Writing

Dynamic Characters vs. Static Characters: Definition, Examples, and Differences in Character Types

Written by MasterClass

Aug 1, 2019 • 6 min read

Characters are a central part of any short story, novel, screenplay, or stage play—they drive the conflict and provide the point of view for the story. Two essential types of characters to understand when writing an interesting story are dynamic characters and static characters. The principles of dynamic and static characters are essential to understand in order to bring your literary characters to life.

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What Is a Dynamic Character?

A dynamic character is a character who undergoes significant internal change throughout the course of a story. The development of a dynamic character is often subtle and unstated and is not due to a change in the character’s circumstances. A dynamic character is one who learns a lesson or changes as a person (either for better or for worse). Most main characters and major characters in stories are dynamic.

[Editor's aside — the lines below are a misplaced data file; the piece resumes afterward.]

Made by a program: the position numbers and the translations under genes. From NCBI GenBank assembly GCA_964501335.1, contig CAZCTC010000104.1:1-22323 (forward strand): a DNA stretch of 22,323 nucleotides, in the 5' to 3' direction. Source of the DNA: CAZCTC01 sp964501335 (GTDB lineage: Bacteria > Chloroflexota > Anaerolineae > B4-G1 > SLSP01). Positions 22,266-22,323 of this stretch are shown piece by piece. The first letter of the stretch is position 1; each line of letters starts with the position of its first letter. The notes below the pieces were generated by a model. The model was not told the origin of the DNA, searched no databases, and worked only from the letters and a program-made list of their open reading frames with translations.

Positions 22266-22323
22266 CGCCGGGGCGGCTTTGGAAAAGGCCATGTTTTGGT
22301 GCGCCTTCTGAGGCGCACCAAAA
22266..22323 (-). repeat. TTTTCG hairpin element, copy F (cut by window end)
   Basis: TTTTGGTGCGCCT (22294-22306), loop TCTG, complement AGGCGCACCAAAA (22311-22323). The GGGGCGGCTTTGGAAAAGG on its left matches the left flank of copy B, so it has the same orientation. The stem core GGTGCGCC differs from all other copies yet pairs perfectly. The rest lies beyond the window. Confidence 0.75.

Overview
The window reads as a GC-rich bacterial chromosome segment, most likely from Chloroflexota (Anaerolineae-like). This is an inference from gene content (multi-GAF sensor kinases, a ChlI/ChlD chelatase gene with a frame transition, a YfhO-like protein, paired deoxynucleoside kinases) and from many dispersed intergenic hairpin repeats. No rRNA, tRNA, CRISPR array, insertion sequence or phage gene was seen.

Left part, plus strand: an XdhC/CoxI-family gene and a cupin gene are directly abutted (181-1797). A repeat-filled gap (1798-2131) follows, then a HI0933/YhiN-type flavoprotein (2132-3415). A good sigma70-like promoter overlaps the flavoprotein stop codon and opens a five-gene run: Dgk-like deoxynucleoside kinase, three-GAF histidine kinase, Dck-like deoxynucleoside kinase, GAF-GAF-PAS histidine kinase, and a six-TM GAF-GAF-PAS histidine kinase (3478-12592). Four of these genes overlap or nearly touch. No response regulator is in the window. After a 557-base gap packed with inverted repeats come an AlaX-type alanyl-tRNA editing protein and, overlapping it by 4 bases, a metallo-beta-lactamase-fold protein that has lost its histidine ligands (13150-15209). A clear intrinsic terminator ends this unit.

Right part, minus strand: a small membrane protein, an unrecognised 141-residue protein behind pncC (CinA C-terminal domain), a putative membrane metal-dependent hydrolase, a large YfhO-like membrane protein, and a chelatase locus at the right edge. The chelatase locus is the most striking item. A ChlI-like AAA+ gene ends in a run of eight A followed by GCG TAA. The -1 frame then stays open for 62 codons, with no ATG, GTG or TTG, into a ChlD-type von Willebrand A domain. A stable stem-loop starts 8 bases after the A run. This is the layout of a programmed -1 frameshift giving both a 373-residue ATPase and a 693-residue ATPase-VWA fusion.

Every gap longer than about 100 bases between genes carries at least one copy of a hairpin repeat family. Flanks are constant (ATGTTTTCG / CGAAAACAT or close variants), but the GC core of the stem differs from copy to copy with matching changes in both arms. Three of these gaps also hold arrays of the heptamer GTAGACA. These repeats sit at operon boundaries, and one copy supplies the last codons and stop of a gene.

Dynamic characters are the opposite of static characters; while dynamic characters change throughout a story, static characters stay the same.

The term “dynamic character” is often confused with “round character,” and while they often overlap, they are not the same. A dynamic character is one who changes significantly throughout the story, whereas a round character is simply one who is interesting and layered. A character can be round without ever undergoing any changes throughout a story, so characters can be round without being dynamic.